As a result, since 2008, there have been at least 78 breaches of information held by federal agencies. These 78 breaches add up to at least 77 million records, according to Christopher Calabrese, legislative counsel at the American Civil Liberties Union.
“The Privacy Act of 1974 was a landmark statute that has provided significant privacy protections but now needs to be updated,” said Calabrese.
An example of one breach occurred in March of this year at the Environmental Protection Agency in Washington, DC.
According to Privacy Rights Clearinghouse, a computer security breach exposed the Social Security Numbers, bank routing numbers and home addresses of a total of 5,100 current employees. There were also 2,700 other people whose information was exposed by the unspecified computer breach.
Notification of the breach was not sent until July.
The ACLU endorsed setting a statute of limitations on the length of time federal agencies can hold personally identifiable information about employees or civilians.
Paul Rosenzweig, a cybersecurity consultant and former senior homeland security official in the Bush administration, agreed on the need to protect people’s rights but not through a statute of limitations. He said, something more dramatic is needed.
“I would not advise the Congress to undertake the task of updating the Privacy Act. Since I think that its entire structure is mismatched to technological reality, I would advocate a more extended consideration that leads to a complete rewrite of the statute,” Rosenzweig said in his testimony.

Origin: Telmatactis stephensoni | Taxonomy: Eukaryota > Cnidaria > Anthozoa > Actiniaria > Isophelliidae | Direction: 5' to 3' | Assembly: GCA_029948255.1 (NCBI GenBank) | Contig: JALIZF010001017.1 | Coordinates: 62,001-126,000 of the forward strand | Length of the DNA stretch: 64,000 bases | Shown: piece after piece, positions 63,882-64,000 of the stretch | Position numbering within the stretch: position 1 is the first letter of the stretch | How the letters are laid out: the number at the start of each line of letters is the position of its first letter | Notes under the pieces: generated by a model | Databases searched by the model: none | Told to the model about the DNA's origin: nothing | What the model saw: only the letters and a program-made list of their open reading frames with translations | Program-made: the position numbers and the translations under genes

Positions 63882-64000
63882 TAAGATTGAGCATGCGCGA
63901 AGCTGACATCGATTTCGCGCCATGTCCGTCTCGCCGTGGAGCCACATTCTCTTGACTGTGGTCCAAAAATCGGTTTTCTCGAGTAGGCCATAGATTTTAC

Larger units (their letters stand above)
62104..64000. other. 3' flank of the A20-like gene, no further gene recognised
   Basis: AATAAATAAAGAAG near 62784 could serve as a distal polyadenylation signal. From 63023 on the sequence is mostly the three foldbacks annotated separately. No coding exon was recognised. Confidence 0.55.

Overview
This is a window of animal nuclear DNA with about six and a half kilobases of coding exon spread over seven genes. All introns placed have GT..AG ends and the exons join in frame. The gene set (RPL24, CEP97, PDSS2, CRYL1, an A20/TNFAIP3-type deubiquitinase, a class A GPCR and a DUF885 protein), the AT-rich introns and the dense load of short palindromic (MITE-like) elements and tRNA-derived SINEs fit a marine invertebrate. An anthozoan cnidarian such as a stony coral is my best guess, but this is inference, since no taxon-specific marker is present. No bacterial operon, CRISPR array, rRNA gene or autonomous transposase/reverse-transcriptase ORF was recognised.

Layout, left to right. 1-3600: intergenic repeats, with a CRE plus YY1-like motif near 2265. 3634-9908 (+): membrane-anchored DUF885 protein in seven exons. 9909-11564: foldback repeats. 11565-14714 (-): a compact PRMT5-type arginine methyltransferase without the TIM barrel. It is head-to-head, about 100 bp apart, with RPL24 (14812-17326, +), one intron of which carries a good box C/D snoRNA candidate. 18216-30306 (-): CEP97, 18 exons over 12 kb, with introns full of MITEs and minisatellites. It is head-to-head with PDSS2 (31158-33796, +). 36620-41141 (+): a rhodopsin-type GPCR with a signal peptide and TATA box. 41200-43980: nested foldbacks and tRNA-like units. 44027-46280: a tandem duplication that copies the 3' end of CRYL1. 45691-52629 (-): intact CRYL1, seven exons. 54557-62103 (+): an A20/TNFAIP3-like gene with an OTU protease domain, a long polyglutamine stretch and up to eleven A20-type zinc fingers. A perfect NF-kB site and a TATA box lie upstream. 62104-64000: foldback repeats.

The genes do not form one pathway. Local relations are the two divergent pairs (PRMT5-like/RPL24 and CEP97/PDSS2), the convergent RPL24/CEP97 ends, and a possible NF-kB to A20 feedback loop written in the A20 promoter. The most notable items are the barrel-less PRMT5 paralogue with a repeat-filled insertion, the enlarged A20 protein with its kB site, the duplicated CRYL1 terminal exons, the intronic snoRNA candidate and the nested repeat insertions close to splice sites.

The “technological reality” Rosenzweig speaks of is the fact that as technology advances it is inevitable that our reliance on the Internet and global communications systems will increase.
“One leaves an electronic trail almost everywhere you go,” he said.
Protecting the informational cookie crumbs we leave behind is exactly what most citizens worry about, but they have no idea how to toss their cookies while surfing the web.
More plainly described, cookies allow websites to track and store your comings and goings, any information you load onto a site and information from the web browser someone is using.
Advertising agencies figure out that they can target ads to consumers by collecting information about what they are clicking on while they are browsing the Internet.
Committee Chairman Daniel Akaka, D-Hawaii, worried about government agencies using private sector databases, such as ad agencies, for law enforcement and other purposes that may infringe on individuals’ rights.
“This is not covered by federal privacy laws, which creates a loophole that allows agencies to avoid privacy requirements,” he said. This can adversely impact the rights on consumers.
Akaka emphasized that “we should require privacy impact assessments on agencies’ use of commercial sources of Americans’ private information.
He also said agencies need to be transparent with their use of commercial databases to ensure that Americans have the right protections, like access (who uses their information), notice (when its being used), correction (when information is being changed) and purpose of use (how its being used).
On the other hand Rosenzweig said that to bring the government up to speed with technology, it should not focus on use and limitations, “which requires the use of advanced data analytics, we should focus on the admittedly more difficult question of defining when it is and is not appropriate to impose adverse consequences on citizens.”
Along with defining the right and wrong times the government can use your information, Rosenzweig said, there is the difficult “task of building a comprehensive oversight and audit system that constrains government activity effectively.”
Rosenzweig final words left a lingering question mark hanging in the hearing room, is the government the one we should really be afraid of?
“At the DEFCON [community of professional hackers] conference in Vegas, the crowd was asked which they feared more, the government or Google. Six to one the crowd said they feared the power of Google to gather our private information over the government.”
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